Where from here
For the past 12 years, I have been working to understand the motivation and values of absentee landowners. Trust me, there are no easy answers. I think it is obvious that if we are going to solve our water quality problems, we need to motivate absentee landowners.
The surveys show that a landlord’s most trusted advisor is their farm operator. The surveys further show that a farmers most trusted advisor is the ag retailers. It seems obvious that the ag retailer is a very important link in the equation. Ag retailers are situated in a position to help the farmers and, at the same time, help the landowners. The question is, what motivation does an ag retailer have to promote conservation?
Work on absentee landowner issues. Read below to learn more about the recently announced Great Lakes Protection Fund project.
New Project Underway to Reduce Sediment, Nutrients in Great Lakes Basin
Working with Non-Operating Landowners & Farmers to Improve Water Quality in the Great Lakes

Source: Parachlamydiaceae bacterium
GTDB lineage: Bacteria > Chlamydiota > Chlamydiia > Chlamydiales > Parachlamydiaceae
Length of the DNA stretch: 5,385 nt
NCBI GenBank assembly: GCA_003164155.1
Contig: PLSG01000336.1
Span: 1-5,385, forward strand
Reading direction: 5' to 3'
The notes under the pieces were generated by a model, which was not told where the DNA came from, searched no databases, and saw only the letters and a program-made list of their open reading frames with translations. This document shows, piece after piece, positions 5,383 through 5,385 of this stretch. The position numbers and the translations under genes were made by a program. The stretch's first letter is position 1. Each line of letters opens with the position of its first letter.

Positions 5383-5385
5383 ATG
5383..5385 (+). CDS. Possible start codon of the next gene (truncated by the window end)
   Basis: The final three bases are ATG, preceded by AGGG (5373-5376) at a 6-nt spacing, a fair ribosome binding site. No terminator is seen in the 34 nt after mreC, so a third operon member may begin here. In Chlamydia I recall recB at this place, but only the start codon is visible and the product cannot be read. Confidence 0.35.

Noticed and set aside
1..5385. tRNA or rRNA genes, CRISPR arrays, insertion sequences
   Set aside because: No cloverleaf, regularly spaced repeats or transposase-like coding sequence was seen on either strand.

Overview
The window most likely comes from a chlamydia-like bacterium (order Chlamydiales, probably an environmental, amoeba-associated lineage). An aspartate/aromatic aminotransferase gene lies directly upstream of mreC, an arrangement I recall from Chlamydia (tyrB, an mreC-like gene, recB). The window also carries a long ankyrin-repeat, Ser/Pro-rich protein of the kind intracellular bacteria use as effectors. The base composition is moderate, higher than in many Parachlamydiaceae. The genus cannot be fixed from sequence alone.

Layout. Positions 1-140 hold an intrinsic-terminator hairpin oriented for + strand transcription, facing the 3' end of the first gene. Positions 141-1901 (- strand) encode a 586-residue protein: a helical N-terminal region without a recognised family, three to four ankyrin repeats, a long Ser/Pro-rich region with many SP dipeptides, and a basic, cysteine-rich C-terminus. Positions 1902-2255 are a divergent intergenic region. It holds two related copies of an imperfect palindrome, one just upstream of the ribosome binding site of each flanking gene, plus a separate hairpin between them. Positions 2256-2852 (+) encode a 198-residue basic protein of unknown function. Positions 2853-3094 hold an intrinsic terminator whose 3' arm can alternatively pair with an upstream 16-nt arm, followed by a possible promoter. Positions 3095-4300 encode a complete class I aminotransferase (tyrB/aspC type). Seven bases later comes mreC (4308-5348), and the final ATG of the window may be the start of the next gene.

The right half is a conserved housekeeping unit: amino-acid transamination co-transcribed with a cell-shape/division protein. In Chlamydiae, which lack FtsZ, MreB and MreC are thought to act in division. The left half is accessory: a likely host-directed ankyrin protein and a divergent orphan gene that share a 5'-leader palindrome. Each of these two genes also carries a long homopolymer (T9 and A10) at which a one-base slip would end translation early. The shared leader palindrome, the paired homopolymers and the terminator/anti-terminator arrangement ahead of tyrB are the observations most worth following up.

Excellent analogy! Even 100 acres worth $4000/acre equals a better than an average home at $400,000. Too bad absentee landowners don’t think of their land as they would a rental house.
How do we reach these landowners? A big chunk of these folks are widows. Another group are adult children of deceased farm parents. How do we communicate the values of no-till and cover crops and diverse crop rotation (just 3 examples of good practices). In a round table discussion at the National No-till Conf. in January I learned that several no-till farmers are taking photos of their operation, including videos by drone, and sharing those in a Powerpoint with their landlords. Perhaps the best way to reach the landlords is to help the “good farmers” acquire persuasive educational materials to show prospects.
Randall, your ideas are spot on. From surveys we know absentee landowners care about the environment, but they don’t know what to do. Conservation is complicated. Most of them don’t have the time or capacity to learn about this complexity. We know farming is going to continue to grow in scale. We need to make a serious effort to help conservation farmers be a disproportionate part of that growth. The best way to increase conservation is to increase the number of acres conservation farmers actually farm. We know if a conservation farmer rents another piece of land we don’t need to teach him/her what to do. They already know how to farm with no-till, grassed waterways, field borders, etc. This is something Agren has started to work on. I will write more about that in the next couple of weeks.